WordPress is the most popular content management system (CMS) in the world. It’s incredibly versatile meaning you can easily create almost any kind of website in a matter of minutes.
If you don’t have a website, I suggest you read my guide on how to start a blog using WordPress. It explains how to get a domain name, web hosting and install WordPress. You don’t need any technical knowledge whatsoever!
In this guide, I am going to teach you all the ins and outs of WordPress admin area. This guide is aimed at absolute beginners with a self-hosted WordPress installation.
Let’s get started.
To access the admin area of WordPress go to www.domain.com/wp-admin. Upon successful log in you’ll be greeted by the dashboard.
The dashboard is essentially your command center with various information about your website. The “At a Glance” tab provides a sneak peek of how big your website is based on number of pages and posts.
The “Activity” tab shows your recently published posts and new comments. You can quickly save an idea for a new article by using the “Quick Draft” tab. The post will be then saved as a draft and you’ll be able to see it under Posts > Drafts.
Certain plugins can display additional information in the dashboard. For example, there’s a Google Analytics plugin for WordPress which displays different metrics about users so you don’t have to visit Google Analytics.
You can edit what appears on the dashboard by accessing the “Screen Options” menu in the top right corner of the screen. This is applicable to any menu, not just the dashboard.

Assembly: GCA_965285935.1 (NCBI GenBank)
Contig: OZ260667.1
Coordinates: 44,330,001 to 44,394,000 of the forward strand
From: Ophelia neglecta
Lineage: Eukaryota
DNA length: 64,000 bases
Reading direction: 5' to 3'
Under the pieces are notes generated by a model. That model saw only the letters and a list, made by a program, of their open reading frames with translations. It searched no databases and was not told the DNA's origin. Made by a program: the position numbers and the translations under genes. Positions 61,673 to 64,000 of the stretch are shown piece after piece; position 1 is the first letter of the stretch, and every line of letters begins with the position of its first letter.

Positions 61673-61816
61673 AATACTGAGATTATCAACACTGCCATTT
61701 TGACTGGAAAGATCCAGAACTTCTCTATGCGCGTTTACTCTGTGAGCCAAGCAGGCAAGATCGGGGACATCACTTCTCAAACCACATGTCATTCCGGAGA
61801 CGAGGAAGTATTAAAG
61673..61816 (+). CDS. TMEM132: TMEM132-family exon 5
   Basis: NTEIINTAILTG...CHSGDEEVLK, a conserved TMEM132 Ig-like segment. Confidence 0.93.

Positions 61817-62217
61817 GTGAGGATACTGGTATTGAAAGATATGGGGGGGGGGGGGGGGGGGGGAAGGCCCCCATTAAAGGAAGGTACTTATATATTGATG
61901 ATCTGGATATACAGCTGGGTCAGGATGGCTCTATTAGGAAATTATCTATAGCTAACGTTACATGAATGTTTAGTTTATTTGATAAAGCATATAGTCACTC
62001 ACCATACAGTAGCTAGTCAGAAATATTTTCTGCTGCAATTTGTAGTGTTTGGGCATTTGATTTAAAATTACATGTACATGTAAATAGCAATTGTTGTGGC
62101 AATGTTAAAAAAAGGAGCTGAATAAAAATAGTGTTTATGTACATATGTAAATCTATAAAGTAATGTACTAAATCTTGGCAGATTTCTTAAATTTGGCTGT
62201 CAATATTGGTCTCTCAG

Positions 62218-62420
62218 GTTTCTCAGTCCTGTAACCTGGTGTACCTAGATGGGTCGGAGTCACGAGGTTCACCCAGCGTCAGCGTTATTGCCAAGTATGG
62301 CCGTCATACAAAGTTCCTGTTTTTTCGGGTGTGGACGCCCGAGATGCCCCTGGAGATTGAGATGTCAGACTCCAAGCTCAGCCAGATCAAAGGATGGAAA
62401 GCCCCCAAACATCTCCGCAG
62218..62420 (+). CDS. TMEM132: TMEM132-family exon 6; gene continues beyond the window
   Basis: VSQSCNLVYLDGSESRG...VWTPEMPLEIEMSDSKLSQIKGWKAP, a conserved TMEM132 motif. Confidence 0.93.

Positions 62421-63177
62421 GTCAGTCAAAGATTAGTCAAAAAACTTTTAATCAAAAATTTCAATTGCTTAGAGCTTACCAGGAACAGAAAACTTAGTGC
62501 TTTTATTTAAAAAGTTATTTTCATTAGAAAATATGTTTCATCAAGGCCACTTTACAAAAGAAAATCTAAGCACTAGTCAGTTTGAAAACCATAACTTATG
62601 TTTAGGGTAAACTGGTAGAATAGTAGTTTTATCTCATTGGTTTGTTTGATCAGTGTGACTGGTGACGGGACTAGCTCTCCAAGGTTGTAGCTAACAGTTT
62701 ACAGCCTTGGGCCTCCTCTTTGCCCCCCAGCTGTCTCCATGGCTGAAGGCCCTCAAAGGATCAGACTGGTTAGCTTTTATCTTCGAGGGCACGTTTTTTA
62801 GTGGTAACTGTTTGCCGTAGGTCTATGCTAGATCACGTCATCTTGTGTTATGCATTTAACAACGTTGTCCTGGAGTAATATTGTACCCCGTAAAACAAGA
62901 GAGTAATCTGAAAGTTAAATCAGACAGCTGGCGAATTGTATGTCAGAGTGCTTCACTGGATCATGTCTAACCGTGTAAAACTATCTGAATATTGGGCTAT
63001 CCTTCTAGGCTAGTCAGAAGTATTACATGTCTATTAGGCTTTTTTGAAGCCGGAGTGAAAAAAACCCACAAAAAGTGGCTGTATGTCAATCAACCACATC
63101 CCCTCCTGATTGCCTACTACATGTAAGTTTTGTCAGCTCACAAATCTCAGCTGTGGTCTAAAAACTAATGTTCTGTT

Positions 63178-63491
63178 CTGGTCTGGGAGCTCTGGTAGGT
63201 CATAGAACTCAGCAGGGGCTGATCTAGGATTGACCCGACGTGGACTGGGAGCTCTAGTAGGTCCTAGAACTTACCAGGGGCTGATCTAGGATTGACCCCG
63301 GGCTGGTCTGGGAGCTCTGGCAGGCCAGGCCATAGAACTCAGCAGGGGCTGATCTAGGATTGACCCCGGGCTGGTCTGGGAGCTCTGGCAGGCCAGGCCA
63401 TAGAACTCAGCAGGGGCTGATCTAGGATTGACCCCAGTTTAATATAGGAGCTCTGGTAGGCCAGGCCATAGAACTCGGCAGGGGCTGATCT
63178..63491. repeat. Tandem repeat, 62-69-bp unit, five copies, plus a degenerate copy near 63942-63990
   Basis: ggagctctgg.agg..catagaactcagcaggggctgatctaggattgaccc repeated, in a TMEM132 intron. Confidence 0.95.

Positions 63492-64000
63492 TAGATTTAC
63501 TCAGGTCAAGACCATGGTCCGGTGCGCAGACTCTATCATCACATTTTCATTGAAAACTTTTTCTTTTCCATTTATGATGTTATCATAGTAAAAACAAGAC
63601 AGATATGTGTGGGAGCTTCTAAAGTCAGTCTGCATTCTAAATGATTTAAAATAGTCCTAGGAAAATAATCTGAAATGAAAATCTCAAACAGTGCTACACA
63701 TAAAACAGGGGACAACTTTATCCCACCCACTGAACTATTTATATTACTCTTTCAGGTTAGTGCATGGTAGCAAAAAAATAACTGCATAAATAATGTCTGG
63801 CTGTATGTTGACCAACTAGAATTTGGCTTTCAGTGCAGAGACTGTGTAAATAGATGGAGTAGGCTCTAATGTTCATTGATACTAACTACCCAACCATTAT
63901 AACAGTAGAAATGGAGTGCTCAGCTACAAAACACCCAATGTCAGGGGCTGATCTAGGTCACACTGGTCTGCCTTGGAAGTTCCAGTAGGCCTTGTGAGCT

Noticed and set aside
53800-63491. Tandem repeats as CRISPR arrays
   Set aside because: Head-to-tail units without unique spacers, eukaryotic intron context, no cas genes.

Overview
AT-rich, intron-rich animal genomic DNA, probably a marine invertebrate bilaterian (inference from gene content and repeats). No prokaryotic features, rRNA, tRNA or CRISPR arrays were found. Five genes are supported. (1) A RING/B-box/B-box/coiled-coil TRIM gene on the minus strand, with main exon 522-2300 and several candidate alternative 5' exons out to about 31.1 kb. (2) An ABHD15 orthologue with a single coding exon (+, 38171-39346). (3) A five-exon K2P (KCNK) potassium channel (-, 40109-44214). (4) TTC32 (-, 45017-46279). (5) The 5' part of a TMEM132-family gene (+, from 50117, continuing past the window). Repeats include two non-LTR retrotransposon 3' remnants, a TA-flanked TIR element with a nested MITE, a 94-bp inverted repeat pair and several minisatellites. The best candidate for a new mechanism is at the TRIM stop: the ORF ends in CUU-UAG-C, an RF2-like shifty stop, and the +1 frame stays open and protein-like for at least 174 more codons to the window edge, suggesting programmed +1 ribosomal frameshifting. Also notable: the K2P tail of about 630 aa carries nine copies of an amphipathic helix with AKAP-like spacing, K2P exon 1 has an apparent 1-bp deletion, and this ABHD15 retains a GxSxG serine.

On your left you’ve got the administration menu. This is where you can do all the amazing things WordPress allows you to do with only a few simple clicks of a mouse.
Now let’s go over each section and get you familiar with how everything in WordPress works.
Posts will be your primary menu as it’s the one used to create, manage and organize all of your content. The menu has four sub-menus:
- All Posts – shows all posts present on your website both published and in draft mode.
- Add New – takes you straight to the WordPress editor for writing a new post.
- Categories – category manager which allows you to add, delete, or edit categories for organization purposes.
- Tags – similar to category manager but lets you organize content using tags.
Also, take notice of “Screen Options” menu in the top right corner. You can select how many posts per page appear and whether they appear with an excerpt, or not.
Media contains all files used for content creation on your website. These files can include images, audio files, videos and various documents. WordPress supports a wide range of file types and formats out of the box.
You can select images individually or in bulk to edit and add information such as title, captions, alternative text, or description. Most of these fields are not necessary to fill out.
However, the title and alternative text should always be filled as it helps search engines understand what the image is about.
Most importantly, it helps people with visual impairment understand what’s displayed on the image since a screen reader will read out the alternative text out loud.